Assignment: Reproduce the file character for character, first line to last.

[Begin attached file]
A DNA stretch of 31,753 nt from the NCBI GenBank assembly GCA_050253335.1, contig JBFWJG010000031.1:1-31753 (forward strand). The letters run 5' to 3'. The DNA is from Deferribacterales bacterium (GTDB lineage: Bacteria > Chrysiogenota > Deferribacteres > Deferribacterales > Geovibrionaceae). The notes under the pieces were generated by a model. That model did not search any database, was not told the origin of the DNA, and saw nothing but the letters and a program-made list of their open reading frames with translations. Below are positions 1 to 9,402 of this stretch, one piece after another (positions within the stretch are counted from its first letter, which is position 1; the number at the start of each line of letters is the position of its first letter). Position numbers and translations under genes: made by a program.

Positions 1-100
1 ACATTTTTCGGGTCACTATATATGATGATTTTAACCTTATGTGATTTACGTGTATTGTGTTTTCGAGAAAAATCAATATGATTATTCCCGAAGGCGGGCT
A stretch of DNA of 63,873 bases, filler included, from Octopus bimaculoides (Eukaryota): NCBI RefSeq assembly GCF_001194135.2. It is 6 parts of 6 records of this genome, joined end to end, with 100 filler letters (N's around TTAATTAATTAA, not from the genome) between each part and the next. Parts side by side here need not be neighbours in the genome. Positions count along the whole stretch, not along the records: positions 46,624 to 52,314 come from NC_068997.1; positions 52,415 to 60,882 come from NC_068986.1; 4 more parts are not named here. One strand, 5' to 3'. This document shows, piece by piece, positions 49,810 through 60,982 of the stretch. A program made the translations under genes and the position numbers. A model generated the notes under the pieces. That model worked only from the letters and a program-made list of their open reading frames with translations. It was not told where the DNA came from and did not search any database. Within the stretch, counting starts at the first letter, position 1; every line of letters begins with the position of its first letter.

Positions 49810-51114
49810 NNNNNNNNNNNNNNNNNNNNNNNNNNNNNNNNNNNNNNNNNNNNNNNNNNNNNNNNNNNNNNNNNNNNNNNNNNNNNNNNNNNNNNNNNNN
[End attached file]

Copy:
A DNA stretch of 31,753 nt from the NCBI GenBank assembly GCA_050253335.1, contig JBFWJG010000031.1:1-31753 (forward strand). The letters run 5' to 3'. The DNA is from Deferribacterales bacterium (GTDB lineage: Bacteria > Chrysiogenota > Deferribacteres > Deferribacterales > Geovibrionaceae). The notes under the pieces were generated by a model. That model did not search any database, was not told the origin of the DNA, and saw nothing but the letters and a program-made list of their open reading frames with translations. Below are positions 1 to 9,402 of this stretch, one piece after another (positions within the stretch are counted from its first letter, which is position 1; the number at the start of each line of letters is the position of its first letter). Position numbers and translations under genes: made by a program.

Positions 1-100
1 ACATTTTTCGGGTCACTATATATGATGATTTTAACCTTATGTGATTTACGTGTATTGTGTTTTCGAGAAAAATCAATATGATTATTCCCGAAGGCGGGCT
A stretch of DNA of 63,873 bases, filler included, from Octopus bimaculoides (Eukaryota): NCBI RefSeq assembly GCF_001194135.2. It is 6 parts of 6 records of this genome, joined end to end, with 100 filler letters (N's around TTAATTAATTAA, not from the genome) between each part and the next. Parts side by side here need not be neighbours in the genome. Positions count along the whole stretch, not along the records: positions 46,624 to 52,314 come from NC_068997.1; positions 52,415 to 60,882 come from NC_068986.1; 4 more parts are not named here. One strand, 5' to 3'. This document shows, piece by piece, positions 49,810 through 60,982 of the stretch. A program made the translations under genes and the position numbers. A model generated the notes under the pieces. That model worked only from the letters and a program-made list of their open reading frames with translations. It was not told where the DNA came from and did not search any database. Within the stretch, counting starts at the first letter, position 1; every line of letters begins with the position of its first letter.

Positions 49810-51114
49810 NNNNNNNNNNNNNNNNNNNNNNNNNNNNNNNNNNNNNNNNNNNNNNNNNNNNNNNNNNNNNNNNNNNNNNNNNNNNNNNNNNNNNNNNNNN